Sunday, January 2, 2005

Some Cheap Philosophy for the New Year

It seems fashionable these days to use the ideas in quantum physics to explain things we observe in our everyday world, like the notion that nothing exists until it is actually observed. This is expanded upon to generate the idea that we can create our own reality, or we can change reality by thinking. Well, I say, yes, it is a psycological truth that our own attitude can change the way in which we view the world. It’s called the Pygmallion effect - if we can picture something, and if we have the internal motivation, we can bring it to be. For instance in 1998 I pictured myself tuning pianos, and now I do it. But this is an idea that has been around for centuries and it doesn’t really have anything to do with quantum physics, does it? Bertram Russell thought up all this stuff a long time ago. [see note below].

Another annoyance is the implication that people bring on their own unhappiness because of their own inadequate beliefs. True in some cases, yes, but it’s a “blame the victim” philosophy. It is true that we each see the world in our own unique way due to our biases, and sometimes we can’t see what’s right in front of us. But on the other hand, I also believe there is such a thing as external reality. If there weren’t, we wouldn’t even be having this discussion, would we?

When people talk about life after death, they often say something like “oh, the energy we have goes on in some form after we die”. I get a little bit irked about the use of the word “energy”, I guess because I have a degree in physics, and “energy” means something measureable and observable. I think sometimes there's confusion when folks use a metaphor but don’t realize it’s just a metaphor. The “energy” or “soul” lives on after death, so they say, like some kind of ghostie floating around or something. Perhaps I came off as a hard-headed skeptic, I just have a problem when people confuse the observed and measureable things in our world with those things which are metaphors can not be measured. I'm cool with metaphors, just realize that’s what it is.

I had a chat a while back with a guy who was convinced that we have previous lives; there is such a thing as psychics and ghosts; blah-de-blah-blah. I tried to be open-minded yet reasonably skeptical with him. But he was a “believer” and he tried to convince me of his truth, almost the same way an evangelical Christian would try to convert me. I thought it a bit ironic - it’s like he was being closed-minded about his open-mindedness.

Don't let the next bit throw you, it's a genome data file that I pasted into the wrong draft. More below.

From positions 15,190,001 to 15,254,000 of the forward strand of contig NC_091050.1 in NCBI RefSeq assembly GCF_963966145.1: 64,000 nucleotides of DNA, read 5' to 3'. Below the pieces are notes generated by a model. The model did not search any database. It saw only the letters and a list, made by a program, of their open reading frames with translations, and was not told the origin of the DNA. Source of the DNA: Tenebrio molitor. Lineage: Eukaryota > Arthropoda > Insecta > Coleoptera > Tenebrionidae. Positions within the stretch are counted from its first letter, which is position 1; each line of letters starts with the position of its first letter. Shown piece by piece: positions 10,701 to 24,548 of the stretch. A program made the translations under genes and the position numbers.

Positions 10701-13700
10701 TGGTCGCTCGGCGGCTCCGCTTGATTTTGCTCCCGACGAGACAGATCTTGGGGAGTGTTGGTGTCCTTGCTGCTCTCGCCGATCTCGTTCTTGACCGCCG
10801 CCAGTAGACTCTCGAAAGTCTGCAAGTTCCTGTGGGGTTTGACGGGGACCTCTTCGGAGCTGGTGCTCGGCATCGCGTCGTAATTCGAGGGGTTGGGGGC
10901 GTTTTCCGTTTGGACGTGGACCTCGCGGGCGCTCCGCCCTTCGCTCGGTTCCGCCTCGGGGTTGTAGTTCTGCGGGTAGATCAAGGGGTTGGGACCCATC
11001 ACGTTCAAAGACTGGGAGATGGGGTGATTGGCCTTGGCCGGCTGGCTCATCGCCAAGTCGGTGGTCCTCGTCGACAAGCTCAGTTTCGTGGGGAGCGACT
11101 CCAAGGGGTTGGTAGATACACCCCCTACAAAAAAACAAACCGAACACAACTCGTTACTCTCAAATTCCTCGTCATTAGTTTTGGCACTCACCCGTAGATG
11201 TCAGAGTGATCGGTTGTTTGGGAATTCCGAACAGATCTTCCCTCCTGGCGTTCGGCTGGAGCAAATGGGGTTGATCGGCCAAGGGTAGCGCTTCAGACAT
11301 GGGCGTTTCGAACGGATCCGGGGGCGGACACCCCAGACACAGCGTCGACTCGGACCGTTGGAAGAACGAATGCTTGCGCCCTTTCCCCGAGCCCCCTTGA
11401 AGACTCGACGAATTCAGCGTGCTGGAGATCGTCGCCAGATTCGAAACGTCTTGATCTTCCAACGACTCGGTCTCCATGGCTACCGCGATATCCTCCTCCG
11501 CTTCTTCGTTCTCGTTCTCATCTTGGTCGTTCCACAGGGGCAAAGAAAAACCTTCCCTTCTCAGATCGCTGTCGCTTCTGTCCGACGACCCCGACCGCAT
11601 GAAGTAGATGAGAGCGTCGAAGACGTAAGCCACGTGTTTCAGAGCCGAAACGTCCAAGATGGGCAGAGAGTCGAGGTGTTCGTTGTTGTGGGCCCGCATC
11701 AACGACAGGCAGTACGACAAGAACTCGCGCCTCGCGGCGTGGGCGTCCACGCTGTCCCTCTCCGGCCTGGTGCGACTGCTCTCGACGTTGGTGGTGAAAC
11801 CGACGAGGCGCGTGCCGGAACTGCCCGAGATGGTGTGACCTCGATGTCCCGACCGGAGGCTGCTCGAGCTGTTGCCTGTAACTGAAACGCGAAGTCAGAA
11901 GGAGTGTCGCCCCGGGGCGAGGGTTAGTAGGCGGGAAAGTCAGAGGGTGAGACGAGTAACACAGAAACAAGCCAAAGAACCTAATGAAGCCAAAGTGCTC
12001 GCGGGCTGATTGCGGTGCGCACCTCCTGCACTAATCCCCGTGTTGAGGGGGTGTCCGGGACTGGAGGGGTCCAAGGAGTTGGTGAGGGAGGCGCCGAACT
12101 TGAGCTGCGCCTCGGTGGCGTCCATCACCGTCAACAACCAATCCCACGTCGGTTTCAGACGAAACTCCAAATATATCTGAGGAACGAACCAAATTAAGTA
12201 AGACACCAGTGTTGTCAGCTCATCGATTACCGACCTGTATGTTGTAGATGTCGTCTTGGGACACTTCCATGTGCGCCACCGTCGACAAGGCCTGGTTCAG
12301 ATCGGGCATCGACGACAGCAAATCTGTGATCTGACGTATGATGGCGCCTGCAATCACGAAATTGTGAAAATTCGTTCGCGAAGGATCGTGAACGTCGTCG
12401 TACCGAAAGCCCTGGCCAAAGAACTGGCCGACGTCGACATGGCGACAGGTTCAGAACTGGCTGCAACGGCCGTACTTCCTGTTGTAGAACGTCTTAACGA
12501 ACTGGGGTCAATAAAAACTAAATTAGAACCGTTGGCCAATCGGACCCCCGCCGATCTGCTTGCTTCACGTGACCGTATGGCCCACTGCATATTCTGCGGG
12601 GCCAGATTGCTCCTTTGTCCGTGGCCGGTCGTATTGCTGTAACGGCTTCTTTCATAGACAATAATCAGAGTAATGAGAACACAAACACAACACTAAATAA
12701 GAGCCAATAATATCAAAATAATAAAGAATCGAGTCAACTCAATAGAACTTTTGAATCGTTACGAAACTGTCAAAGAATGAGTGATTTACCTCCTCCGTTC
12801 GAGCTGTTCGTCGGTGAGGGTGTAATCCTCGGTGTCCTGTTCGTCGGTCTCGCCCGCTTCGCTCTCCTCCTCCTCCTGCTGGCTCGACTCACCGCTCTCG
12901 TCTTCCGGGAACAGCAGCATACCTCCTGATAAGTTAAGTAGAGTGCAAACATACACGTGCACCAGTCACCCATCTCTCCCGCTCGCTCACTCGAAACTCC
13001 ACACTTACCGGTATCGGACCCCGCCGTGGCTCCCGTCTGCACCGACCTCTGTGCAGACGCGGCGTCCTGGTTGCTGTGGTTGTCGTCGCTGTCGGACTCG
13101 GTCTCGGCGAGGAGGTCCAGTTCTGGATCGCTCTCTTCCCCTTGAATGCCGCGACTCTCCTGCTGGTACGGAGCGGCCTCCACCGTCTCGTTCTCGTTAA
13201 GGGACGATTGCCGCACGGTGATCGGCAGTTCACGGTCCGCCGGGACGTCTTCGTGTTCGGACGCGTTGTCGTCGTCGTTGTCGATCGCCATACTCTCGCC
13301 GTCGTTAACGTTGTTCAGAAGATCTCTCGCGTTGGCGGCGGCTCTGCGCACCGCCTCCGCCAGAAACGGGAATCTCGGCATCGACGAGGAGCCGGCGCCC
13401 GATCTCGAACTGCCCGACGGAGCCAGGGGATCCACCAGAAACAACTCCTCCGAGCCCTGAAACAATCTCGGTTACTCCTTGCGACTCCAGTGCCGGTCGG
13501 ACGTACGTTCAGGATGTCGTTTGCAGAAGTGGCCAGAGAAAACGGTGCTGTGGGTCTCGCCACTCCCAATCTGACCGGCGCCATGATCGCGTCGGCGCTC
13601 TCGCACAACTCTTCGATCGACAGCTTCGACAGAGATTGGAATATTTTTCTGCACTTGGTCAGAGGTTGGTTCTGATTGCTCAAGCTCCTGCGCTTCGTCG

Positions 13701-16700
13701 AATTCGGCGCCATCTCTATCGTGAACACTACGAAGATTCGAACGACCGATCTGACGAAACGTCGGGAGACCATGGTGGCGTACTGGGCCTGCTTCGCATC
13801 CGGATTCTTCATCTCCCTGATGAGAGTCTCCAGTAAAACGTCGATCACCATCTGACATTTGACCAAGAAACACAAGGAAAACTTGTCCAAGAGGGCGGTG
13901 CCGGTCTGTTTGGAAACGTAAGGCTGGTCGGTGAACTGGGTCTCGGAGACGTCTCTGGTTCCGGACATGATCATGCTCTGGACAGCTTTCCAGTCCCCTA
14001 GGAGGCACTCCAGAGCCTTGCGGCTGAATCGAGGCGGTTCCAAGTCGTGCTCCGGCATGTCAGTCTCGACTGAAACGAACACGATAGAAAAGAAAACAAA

I’m not saying that the universe consits of only the observable and measureable, I just object to people holding on to stupid ideas which have been proven to be untrue, like psychic phenomena, and it pisses me off when people think they can “prove” ideas which are inherently unprovable. There is a vast, vast universe beyond what we can measure and prove, and there is such thing as the “soul”, but to me it is a metaphorical reality. For instance, it is the soul, or the true self, which told me that engineering was the wrong occupation for me. And the fact that there is indeed a vast, vast universe of things beyond human understanding is, well, mind-blowing. And although I am a skeptic, it’s interesting to speculate about what is at that boundary between the knowable and the unknowable. Maybe we will meet again at some enormously distant time in the future, can’t prove it not to be true.

Ok, here’s my theology in a nutshell: imagine a huge black sheet of paper with a small white circle on it. The white circle is what we humans can measure, explain, and predict with observation and science. The black paper is the great mystery. Maybe the little white circle gets bigger as we advance, but the overall sheet of paper is enormous. Maybe even infinite. Call the whole thing “God” if you want to. And what one individual human can comprehend is an even smaller circle within the circle. Having said that, it also remains true that the universe does have physical rules and “God” is NOT capricious.
Vast and mysterious, but not capricious.

NOTE: My thinking about this sort of thing was set off by watching a movie called |“What the bleep Do We Know”| and having a discussion with a few people afterwards. The topics in the movie include quantum physics, psychology, metaphysics, and spirituality. The film features interviews with individuals presented as experts in science and spirituality. The film has received |widespread criticism from the scientific community| and grossly misrepresents the meaning of various principles of quantum mechanics. In fact a physicist in the film, David Albert, has stated that his comments in the film were placed so out-of-context that his views were totally misrepresented.